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Characteristics of Families and Persons Living in Metropolitan Poverty Areas: 1967

Report Number P60-61
Rockwell S. Livingston
Component ID: #ti379864715

One of the foremost concerns of this Nation is with conditions in the older, deteriorating neighborhoods in large urban centers. This report provides data on the characteristics of the residents of poverty areas, as defined on the basis of 1960 Census data for the 100 largest metropolitan areas, reflecting the situation as it existed at the time of the March 1967 Current Population Survey (CPS). Poverty areas were determined by ranking census tracts in metropolitan areas of 250,000 or more in 1960 according to the relative presence of each of the following equally weighted poverty-linked characteristics: (1) family income below $3,000; (2) children in broken homes; (3) persons with low educational attainment; (4) males in unskilled jobs; and (5) housing which was dilapidated or lacking some or all plumbing facilities. Adjustments for changes brought about since 1960 by urban renewal have been made. In general, the lowest 22 percent of census tracts are included.1

The data for poverty areas are compiled from the CPS.2 National data on the economic and social characteristics of the population, although available in increasing detail, cannot reveal the full extent of depressed conditions in the poorer neighborhoods of large cities. Now, however, it is possible to examine separately the characteristics of the residents of poverty areas and those of the residents outside these areas.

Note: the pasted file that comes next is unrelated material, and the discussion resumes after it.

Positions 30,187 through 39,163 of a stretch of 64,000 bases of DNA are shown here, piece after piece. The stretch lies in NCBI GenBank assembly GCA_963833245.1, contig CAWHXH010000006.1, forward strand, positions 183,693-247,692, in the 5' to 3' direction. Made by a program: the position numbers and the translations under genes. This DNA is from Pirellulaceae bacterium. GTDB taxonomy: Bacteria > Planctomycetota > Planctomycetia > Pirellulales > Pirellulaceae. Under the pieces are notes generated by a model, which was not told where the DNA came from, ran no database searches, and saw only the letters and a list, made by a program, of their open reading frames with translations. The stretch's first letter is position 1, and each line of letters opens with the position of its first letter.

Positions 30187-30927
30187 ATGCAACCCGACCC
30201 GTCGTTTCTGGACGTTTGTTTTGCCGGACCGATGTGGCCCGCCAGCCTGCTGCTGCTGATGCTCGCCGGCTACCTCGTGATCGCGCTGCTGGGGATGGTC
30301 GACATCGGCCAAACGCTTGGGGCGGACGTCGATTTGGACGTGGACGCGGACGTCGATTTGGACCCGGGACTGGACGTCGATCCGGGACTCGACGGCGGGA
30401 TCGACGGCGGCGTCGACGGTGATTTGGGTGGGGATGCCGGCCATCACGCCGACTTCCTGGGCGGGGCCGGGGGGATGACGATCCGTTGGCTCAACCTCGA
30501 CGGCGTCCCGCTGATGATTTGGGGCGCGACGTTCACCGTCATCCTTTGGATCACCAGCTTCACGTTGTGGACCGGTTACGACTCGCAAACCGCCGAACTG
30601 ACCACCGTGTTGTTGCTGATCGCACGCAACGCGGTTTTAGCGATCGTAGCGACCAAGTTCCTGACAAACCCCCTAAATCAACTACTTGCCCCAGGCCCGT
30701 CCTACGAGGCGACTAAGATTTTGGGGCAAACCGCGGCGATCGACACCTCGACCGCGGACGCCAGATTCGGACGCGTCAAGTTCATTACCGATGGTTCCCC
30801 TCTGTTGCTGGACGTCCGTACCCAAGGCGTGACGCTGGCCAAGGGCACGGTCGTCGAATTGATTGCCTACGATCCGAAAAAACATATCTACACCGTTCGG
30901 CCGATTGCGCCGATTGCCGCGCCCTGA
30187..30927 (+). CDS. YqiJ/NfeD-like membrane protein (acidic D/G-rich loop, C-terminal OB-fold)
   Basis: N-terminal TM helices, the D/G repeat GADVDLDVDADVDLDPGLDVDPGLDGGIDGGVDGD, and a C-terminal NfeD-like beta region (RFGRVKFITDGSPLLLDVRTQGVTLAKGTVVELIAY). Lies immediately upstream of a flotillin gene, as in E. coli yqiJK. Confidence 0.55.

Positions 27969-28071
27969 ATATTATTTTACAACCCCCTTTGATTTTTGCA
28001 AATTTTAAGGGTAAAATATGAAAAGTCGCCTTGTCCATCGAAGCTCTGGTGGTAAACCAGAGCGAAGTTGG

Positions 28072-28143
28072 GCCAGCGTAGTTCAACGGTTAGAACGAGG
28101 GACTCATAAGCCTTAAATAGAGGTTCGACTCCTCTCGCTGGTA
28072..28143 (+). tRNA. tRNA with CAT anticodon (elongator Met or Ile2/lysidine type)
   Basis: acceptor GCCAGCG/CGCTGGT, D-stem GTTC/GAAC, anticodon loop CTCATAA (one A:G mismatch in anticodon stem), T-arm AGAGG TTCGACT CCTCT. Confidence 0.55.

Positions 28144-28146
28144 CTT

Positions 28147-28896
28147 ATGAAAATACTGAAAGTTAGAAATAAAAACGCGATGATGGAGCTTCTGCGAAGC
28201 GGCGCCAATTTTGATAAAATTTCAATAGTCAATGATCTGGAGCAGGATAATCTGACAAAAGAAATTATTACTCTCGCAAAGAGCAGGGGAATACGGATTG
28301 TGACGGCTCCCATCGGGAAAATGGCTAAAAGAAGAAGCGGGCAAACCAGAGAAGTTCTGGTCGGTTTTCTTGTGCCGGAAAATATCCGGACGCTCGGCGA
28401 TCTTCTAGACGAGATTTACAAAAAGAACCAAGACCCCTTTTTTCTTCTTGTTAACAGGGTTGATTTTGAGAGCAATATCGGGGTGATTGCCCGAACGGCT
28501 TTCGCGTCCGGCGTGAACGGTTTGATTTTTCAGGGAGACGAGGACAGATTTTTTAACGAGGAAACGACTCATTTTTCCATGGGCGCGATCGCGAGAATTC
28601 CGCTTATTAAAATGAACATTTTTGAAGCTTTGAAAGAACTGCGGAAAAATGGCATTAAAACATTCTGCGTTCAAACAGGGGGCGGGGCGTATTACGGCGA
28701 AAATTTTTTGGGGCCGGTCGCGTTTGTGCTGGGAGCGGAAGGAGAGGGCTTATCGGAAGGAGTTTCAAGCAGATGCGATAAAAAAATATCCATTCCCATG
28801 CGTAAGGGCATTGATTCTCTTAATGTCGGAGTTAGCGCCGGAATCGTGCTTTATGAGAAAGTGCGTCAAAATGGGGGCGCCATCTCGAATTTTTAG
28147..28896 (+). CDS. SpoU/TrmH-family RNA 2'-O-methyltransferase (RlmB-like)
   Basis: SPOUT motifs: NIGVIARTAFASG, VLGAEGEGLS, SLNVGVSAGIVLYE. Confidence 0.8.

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1 See Series P-23, No. 19, for a more detailed definition of poverty areas. The poverty areas described in this report are not necessarily co-extensive with the current target areas selected for any specific Federal or local program designed to combat poverty, unemployment, or general neighborhood deterioration (such as the "Concentrated Employment Program" or the ''Model Cities" program) although in many cases there is a high degree of overlap.

2 Each of the sample segments in large standard metropolitan statistical areas (SMSA's) in the CPS is coded as to whether it is in a poverty tract. In tabulation, the data for all segments in poverty areas are combined.

Component ID: #ti702095047

A Note on Language

Census statistics date back to 1790 and reflect the growth and change of the United States. Past census reports contain some terms that today’s readers may consider obsolete and inappropriate. As part of our goal to be open and transparent with the public, we are improving access to all Census Bureau original publications and statistics, which serve as a guide to the nation's history.

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